She waved him off. “What I mean is…they’re horribly unhealthy, have a habit of getting stuck in your teeth, and, overall, aren’t exactly adult cuisine.”
“Oh, that.” Heat rose on his neck. He shrugged. His history with Oreos was long and complicated.
Marie leaned against his counter and waited, at ease, as if she belonged right where she was, waiting for a friend to say something. A flyaway strand of her hair fell against her face. Her eyes showed a warm interest he hadn’t seen in them before.
Then she took a bite of Oreo. A little crumble stayed at the corner of her mouth until she licked it off with the tip of her tongue. Fuck. He cleared his throat. Friends. If she was going to push and insist on a truce, they could be friends. He could handle that.
“I never had any of the extras growing up,” he finally said. “My first night on my own, I had enough money for very little. I bought a small bunch of bananas and a package of Oreos—”
“Did you sit and eat the whole package or ration them?”
It was a personality quiz, and he might have avoided answering. But for some reason, he looked at her and knew the shaky friendship they’d developed over the past several months either needed to take shape or be cast off completely if he was going to move on.
“I rationed, eating three a day for almost two weeks.”
“A big package.” She laughed at her double entendre. “Sorry.”
His laughter came unexpected, and he cut it off, covering his mouth as his shoulders shook. “Geez.” When he looked up at her, she was smiling. Was this the truce she wanted? It was working.
“You ready for tomorrow?” he said.
He nodded. “Anything you want to share about this trip? You did say you wanted to ‘clear the air.’”
She moved then, pacing away from him toward the hallway, which led to his bedroom. “No. It’s hard enough to work with someone who I’m close to. I thought it would be good if we were at least speaking. You’ve been avoiding me, Malcolm.”
“You have an uncle that lives on the coast, near Portland,” he said.
“He is my uncle!” she exclaimed, crossing her arms over her chest.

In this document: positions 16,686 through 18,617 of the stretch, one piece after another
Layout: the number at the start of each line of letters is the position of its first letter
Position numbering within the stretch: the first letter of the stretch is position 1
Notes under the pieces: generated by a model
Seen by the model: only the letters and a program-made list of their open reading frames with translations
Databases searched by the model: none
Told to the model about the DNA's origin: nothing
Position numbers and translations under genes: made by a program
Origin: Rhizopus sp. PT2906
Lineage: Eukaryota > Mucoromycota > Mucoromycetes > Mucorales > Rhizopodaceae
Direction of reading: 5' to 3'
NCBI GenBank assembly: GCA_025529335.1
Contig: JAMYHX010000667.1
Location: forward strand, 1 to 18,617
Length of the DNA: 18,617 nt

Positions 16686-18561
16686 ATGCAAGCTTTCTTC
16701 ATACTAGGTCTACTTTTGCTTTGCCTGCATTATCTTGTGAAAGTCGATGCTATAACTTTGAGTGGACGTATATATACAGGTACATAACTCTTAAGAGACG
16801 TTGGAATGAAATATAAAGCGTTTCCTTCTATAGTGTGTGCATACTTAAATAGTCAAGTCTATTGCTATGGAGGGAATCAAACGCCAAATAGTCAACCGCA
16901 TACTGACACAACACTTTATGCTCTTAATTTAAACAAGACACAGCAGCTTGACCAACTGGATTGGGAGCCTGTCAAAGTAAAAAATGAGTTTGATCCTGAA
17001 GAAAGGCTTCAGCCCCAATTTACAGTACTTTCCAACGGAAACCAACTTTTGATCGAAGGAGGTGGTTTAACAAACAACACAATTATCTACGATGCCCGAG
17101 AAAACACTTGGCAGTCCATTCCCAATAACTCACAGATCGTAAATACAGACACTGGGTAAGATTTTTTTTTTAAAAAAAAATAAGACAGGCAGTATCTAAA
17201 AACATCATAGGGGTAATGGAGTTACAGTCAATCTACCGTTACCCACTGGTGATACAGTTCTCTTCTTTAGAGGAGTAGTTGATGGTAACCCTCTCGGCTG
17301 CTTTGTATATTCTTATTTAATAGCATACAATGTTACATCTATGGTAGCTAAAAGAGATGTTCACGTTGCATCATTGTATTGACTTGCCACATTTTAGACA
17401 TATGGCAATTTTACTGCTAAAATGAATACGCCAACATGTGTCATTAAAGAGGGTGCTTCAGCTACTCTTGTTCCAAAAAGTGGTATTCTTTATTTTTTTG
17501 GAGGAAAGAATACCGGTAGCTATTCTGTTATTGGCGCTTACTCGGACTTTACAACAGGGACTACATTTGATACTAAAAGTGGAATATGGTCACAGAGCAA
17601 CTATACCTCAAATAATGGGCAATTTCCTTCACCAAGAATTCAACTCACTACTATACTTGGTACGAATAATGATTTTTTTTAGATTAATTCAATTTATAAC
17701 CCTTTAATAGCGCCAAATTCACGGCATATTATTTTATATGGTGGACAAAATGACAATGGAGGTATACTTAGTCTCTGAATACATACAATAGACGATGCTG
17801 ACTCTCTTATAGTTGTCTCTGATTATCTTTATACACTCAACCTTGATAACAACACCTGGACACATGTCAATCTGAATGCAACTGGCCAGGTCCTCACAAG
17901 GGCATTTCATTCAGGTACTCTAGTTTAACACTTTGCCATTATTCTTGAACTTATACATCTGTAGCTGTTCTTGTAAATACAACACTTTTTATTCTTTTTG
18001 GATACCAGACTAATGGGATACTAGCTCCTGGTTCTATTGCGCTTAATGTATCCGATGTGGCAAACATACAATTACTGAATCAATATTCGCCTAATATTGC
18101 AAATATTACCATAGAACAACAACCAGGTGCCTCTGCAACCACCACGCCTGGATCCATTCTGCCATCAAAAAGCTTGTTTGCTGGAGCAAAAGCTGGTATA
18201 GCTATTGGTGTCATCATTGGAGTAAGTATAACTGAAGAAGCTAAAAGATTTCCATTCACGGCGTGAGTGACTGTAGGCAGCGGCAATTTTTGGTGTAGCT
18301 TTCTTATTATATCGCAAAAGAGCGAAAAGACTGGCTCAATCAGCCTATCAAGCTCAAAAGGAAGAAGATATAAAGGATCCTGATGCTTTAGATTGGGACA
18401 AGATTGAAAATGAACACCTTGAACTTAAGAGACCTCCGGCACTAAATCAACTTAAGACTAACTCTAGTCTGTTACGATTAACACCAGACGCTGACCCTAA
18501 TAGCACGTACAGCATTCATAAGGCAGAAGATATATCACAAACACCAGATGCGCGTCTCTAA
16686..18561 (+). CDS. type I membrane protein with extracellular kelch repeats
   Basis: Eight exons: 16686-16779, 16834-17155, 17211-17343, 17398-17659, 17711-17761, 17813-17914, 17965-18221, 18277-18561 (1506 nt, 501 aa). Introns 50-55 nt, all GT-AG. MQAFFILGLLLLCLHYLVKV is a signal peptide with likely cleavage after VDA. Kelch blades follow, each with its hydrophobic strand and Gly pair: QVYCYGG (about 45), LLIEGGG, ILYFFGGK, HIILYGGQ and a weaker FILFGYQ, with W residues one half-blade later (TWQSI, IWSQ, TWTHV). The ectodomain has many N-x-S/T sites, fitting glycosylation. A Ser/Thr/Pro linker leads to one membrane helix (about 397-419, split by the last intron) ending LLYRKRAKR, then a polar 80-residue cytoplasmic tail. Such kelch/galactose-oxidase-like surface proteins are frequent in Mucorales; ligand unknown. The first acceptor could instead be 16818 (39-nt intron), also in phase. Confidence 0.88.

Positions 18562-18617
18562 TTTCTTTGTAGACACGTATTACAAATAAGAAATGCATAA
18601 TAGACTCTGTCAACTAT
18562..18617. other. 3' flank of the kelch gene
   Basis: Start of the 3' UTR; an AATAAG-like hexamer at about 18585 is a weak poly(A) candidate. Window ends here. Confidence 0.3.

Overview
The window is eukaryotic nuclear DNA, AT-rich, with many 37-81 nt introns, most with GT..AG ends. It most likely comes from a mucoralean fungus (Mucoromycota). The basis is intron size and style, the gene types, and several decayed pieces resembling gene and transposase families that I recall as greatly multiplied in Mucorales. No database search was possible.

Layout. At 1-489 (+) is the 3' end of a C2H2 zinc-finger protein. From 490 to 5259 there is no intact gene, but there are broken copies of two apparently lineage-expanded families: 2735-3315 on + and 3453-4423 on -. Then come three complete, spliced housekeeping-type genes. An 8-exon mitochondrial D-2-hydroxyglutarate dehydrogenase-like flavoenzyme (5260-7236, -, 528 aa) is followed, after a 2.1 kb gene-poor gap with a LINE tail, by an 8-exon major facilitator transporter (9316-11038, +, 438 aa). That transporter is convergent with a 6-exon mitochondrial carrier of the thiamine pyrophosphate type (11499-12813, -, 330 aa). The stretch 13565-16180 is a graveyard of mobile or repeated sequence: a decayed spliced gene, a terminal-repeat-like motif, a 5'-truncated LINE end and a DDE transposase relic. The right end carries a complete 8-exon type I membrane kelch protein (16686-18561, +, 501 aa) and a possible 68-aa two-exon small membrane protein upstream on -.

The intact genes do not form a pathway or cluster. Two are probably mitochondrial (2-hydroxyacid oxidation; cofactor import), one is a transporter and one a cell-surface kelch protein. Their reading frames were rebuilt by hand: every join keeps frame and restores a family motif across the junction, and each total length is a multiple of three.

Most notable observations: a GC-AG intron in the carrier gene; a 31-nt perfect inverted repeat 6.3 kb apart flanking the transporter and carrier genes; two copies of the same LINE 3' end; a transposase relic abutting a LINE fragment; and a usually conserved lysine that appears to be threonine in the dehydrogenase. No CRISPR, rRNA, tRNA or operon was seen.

“Sure,” he drawled, egging her on for no good reason other than he liked to see the fire in her eyes…and that blush on her pretty little neck. Glutton for punishment.
She scowled at him. “He raised me. He’s at least seventy-five-years old.”
Malcolm lifted his hands in surrender. “There’s fucking something, though,” he muttered.
“There’s nothing,” she answered, the look in her eyes challenging him.
He conceded with a nod.
“We going to be okay?” she asked, serious again.
“Have you given up your pickpocket ways?”
She narrowed her eyes. “For the most part.”
He considered her, taking in her open sandals and the long skirt with lace on the bottom and pretty metalwork on the belt at the top, below her navel. “You like people to see you a certain way. You fill a stereotype.”
“I am what I am. A Romanian by birth. I come from a long line of proud, sometimes arrogant, people. My family.” Her chin went up, and he wanted to run the edge of his thumb along the soft skin revealed beneath it. “I like the peasant skirts, and I love the jewelry. That’s being a woman, nothing to do with my roots.”
She never admitted to being a thief. But she’d wanted something in Germany. And that was what bothered him. What had she wanted and did she want now?
There was only one way to find out—by staying close to her. “Okay.”
“Okay, we’re going to be okay? Or okay, whatever you say…?”
“Okay, the air is clear, and I’ll be watching you,” he added.
She’d said she wanted to clear the air, but as far as he was concerned, the smoke screen was thick between them. She had plans for something, and if she wouldn’t talk to him about it, wouldn’t he be a fool to trust her?